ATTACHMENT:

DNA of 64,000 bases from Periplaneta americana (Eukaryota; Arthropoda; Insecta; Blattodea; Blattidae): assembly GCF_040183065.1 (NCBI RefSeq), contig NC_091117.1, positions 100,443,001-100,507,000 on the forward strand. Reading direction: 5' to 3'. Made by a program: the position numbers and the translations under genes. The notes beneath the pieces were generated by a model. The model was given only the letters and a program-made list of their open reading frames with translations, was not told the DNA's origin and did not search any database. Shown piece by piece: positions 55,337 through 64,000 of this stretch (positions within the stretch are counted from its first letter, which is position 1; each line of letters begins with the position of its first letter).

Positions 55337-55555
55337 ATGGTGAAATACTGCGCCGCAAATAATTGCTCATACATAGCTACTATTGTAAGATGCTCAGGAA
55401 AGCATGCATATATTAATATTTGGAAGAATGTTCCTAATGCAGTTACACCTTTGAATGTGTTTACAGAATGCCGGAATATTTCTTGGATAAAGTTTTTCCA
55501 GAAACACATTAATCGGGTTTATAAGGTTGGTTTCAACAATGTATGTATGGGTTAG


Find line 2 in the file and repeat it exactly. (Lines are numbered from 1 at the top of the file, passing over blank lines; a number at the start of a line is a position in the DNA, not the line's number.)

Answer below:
Positions 55337-55555